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US Defense Secretary dismisses Iran's threats of revenge after deadly attack at military parade


US Defense Secretary dismisses Iran's threats of revenge after deadly attack at military parade

U.S. Defense Secretary Jim Mattis on Monday dismissed Iran's threats of revenge after Saturday's deadly attack at a military parade in southwestern Iran and said it was "ludicrous" for Tehran to allege U.S. involvement.

Iran's Supreme Leader Ayatollah Ali Khamenei said on Monday the attackers who killed 25 people at a military parade had been paid by Saudi Arabia and the United Arab Emirates, and that Iran would "severely punish" those behind the bloodshed.

The deputy head of Iran's Revolutionary Guards also accused the United States and Israel of involvement in the attack and said they should expect a devastating response.

Mattis told reporters at the Pentagon that Iran's threat did not give him any concern.

"We've been very clear that they shouldn't take us on like that. And I am hopeful that cooler, wiser heads will prevail," Mattis said.

"They've so far blamed at least three countries and I think one terrorist group. We'll see how long the list goes. But it'd be good if they knew what they're talking about before they started talking."

In the southwestern city of Ahvaz, thousands packed the streets to mourn the victims of Saturday's assault, many chanting "Death to Israel and America". Twelve members of the elite Islamic Revolutionary Guard Corps were among the dead.

The coffins, wrapped in flags, were carried by mourners. Many held pictures of a four-year-old boy killed in the incident, one of the worst such attacks against Iran's most powerful military force.

Iran's Intelligence Ministry said some 22 people had been arrested in connection with the attack.

"Weapons, (explosives) material and communication equipment were seized in the house that belonged to the five-member terrorist group that carried out the attack," a ministry statement said, according to the semi-official Tasnim news agency.

Gunmen fired on a viewing stand in Ahvaz where officials had gathered to watch an annual parade marking the start of Iran's 1980-88 war with Iraq.

Fars and IRNA news agencies said on Monday five attackers were killed, not four as previously reported by state media. The body of the fifth assailant had not been identified as it was mixed up with other casualties, Fars said.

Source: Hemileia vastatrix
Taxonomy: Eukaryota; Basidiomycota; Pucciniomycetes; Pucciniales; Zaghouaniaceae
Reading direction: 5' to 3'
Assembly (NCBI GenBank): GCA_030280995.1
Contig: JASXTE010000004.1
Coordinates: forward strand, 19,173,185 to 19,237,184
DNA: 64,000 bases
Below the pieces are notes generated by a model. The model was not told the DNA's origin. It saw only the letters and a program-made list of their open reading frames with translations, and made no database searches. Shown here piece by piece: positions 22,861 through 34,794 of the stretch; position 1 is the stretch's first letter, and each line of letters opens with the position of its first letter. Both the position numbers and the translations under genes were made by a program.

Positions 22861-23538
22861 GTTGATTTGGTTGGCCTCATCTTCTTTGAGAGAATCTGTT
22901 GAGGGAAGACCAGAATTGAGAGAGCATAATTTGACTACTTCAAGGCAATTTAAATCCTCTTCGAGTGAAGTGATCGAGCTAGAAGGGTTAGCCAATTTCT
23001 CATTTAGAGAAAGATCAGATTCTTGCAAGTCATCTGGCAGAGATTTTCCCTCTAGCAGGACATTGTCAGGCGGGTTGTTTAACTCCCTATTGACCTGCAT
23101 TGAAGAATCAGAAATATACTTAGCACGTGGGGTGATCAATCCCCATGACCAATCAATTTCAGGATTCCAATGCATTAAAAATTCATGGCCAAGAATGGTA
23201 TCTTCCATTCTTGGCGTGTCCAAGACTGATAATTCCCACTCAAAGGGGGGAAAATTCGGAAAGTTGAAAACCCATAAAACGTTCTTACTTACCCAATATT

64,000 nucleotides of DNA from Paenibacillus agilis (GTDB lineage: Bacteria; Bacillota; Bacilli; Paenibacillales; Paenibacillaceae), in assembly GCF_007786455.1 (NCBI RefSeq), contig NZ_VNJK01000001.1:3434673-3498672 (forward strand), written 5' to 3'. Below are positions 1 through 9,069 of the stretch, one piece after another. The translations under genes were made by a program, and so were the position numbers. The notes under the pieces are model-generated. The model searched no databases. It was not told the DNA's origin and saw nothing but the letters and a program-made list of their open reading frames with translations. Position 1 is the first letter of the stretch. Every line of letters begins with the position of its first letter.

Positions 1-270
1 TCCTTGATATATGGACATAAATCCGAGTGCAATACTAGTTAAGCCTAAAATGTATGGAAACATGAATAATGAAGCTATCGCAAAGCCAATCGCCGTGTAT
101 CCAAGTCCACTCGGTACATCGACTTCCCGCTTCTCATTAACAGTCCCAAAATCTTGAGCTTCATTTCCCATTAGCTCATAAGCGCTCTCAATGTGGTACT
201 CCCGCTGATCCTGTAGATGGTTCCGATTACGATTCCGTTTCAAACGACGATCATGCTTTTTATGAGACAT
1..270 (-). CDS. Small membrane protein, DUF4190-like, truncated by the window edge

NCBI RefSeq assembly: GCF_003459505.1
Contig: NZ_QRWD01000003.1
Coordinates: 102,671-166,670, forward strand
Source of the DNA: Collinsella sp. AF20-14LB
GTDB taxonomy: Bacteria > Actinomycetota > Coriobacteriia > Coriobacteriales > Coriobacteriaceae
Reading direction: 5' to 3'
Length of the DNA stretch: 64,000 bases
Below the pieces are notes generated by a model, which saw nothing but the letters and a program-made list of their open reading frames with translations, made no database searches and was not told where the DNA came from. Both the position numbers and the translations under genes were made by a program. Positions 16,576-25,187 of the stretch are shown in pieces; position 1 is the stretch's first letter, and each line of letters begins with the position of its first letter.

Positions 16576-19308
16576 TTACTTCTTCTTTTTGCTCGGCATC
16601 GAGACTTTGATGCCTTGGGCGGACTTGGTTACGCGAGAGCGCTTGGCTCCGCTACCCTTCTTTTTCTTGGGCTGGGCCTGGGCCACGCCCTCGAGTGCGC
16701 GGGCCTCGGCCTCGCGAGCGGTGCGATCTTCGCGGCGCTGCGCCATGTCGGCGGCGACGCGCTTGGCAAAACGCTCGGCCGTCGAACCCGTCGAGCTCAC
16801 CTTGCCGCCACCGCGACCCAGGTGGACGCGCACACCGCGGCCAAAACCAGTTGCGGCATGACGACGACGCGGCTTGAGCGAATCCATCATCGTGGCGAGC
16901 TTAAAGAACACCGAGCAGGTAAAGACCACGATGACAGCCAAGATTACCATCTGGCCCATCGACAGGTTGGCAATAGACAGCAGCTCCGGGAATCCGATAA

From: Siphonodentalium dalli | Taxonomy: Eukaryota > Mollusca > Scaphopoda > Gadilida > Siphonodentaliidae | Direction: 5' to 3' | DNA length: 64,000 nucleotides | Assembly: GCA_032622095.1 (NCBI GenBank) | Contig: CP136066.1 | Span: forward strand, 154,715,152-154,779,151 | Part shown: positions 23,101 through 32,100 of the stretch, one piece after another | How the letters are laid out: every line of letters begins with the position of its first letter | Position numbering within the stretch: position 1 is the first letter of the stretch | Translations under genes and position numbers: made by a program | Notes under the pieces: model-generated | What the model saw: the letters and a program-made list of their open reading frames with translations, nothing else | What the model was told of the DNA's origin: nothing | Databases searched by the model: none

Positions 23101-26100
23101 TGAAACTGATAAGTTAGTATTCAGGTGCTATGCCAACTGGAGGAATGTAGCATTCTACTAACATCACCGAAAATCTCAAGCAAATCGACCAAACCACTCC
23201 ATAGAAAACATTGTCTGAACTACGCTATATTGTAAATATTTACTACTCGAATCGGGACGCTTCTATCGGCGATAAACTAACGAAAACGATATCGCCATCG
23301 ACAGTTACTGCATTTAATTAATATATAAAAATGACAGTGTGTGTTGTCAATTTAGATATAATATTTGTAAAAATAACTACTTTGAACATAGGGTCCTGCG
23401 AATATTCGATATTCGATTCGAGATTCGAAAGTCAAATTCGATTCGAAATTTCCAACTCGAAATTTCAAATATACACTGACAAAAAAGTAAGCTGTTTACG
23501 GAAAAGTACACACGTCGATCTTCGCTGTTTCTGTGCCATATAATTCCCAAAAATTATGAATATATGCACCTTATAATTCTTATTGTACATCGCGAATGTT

"Based on reports, this cowardly act was done by people who the Americans come to help when they are trapped in Syria and Iraq and are paid by Saudi Arabia and the UAE," Khamenei said on his website.

Guards Brigadier General Hossein Salami, in a speech broadcast on state TV, said: "You have seen our revenge before. You will see that our response will be crushing and devastating and you will regret what you have done."

Tasnim news agency quoted Salami as saying the "horrific crime" exposed the dark side of an alliance that the United States, Saudi Arabia, and Israel had created to counter Iranian influence in the region.

The secretary of Iran's National Security Council said Tehran needed to talk to its neighbors to avoid tensions.

"It's essential to be fully aware and increase our constructive dialogues to neutralize the plots of enemies who want to create suspicion and disagreement among regional countries," Ali Shamkhani said.

He also said U.S. sanctions against Iran were illegal and President Donald Trump was using them as a tool for "personal revenge".

MATTIS "WOKEN UP" BY NEWS

Mattis said it was clear that Iran still didn't know what had happened. He stressed the United States had no advance knowledge that such an attack was possible.

"I don't get woken up with phone calls over something we know is going to happen. It's just ludicrous to say we had anything to do with it," he said.

U.S. Secretary of State Mike Pompeo, asked by a Fox News interviewer if the United States played any role in the attack, said: "When you have a security incident at home, blaming others is an enormous mistake."

The loss of innocent lives was tragic, Pompeo added. There has been no reaction from Saudi Arabia or Israel.

Accusations against Gulf countries will almost certainly antagonize Iran's regional foe, Saudi Arabia. The oil super-powers are waging a war for influence across the Middle East, backing opposite sides in Syria, Yemen, Iraq, and Lebanon.

It is, however, highly unlikely the Guards will strike any of its foes directly and risk setting off a regional conflict.

Analysts said the violence has led to a boost in domestic support for the Guards which they could use to silence their critics, who include pragmatic President Hassan Rouhani.

Rouhani engineered Iran's 2015 nuclear deal with world powers that ushered in a cautious detente with Washington before tensions flared anew with Trump's decision in May to pull out of the accord and reimpose sanctions on Tehran.

Iran's Intelligence Minister, Mahmoud Alavi, said a network of suspects had been arrested in connection with the attack, the judiciary's news agency Mizan reported. He did not elaborate.

Karim Rahimi, a human rights activist in London, told Reuters local sources had said more than 300 people had been arrested in the cities of Ahvaz, Khorramshahr, and Abadan in recent days, mostly from the Sunni Muslim community.

Ahvaz National Resistance, an Iranian ethnic Arab opposition movement which seeks a separate state in oil-rich Khuzestan province, and Islamic State have both claimed responsibility.

The Guard Corps was set up after the 1979 Islamic revolution to protect the Shi'ite clerical ruling system and revolutionary values. It answers to Ayatollah Khamenei and has an estimated 125,000-strong military with army, navy and air units.


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